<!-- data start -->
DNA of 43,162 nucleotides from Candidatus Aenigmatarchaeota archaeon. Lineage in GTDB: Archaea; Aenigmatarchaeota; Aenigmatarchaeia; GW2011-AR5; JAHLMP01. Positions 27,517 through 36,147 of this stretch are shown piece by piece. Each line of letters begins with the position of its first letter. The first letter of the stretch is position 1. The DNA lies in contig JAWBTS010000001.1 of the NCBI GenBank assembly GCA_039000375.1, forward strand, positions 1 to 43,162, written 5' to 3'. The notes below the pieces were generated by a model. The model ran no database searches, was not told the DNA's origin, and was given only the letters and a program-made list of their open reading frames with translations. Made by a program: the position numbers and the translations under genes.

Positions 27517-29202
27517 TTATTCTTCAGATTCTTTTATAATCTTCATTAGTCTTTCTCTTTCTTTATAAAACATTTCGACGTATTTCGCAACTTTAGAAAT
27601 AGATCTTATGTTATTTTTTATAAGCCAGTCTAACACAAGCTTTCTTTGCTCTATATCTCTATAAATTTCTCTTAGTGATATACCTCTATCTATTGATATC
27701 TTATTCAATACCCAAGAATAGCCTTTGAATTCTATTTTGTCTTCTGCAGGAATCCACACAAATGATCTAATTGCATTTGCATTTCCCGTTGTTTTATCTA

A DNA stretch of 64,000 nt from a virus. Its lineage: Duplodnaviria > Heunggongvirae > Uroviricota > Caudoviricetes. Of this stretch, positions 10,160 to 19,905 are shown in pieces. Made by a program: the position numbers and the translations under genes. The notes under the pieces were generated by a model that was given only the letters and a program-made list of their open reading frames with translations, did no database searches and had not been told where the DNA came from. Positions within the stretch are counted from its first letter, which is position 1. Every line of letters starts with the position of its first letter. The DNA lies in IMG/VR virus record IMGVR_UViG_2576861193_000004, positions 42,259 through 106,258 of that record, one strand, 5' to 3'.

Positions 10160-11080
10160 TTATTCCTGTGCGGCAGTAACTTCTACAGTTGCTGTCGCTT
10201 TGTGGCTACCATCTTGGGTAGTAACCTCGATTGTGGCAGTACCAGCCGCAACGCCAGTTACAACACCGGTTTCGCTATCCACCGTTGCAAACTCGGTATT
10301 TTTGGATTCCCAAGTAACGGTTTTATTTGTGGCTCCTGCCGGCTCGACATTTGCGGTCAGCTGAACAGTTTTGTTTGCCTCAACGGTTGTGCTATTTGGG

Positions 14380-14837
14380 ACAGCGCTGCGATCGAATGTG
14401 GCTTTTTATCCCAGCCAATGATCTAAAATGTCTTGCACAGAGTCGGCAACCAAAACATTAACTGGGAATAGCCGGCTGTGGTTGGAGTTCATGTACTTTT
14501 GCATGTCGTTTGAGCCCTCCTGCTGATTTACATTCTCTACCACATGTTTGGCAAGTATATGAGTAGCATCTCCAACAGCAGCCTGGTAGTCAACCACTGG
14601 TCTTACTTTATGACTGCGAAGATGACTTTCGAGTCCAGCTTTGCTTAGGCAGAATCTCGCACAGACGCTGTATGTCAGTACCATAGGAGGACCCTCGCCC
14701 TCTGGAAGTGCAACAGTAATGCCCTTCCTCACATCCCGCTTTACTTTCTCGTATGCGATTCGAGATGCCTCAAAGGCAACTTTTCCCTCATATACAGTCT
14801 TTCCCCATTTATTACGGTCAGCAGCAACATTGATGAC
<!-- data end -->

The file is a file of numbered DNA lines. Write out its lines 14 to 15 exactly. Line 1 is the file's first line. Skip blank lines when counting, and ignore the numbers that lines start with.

14501 GCATGTCGTTTGAGCCCTCCTGCTGATTTACATTCTCTACCACATGTTTGGCAAGTATATGAGTAGCATCTCCAACAGCAGCCTGGTAGTCAACCACTGG
14601 TCTTACTTTATGACTGCGAAGATGACTTTCGAGTCCAGCTTTGCTTAGGCAGAATCTCGCACAGACGCTGTATGTCAGTACCATAGGAGGACCCTCGCCC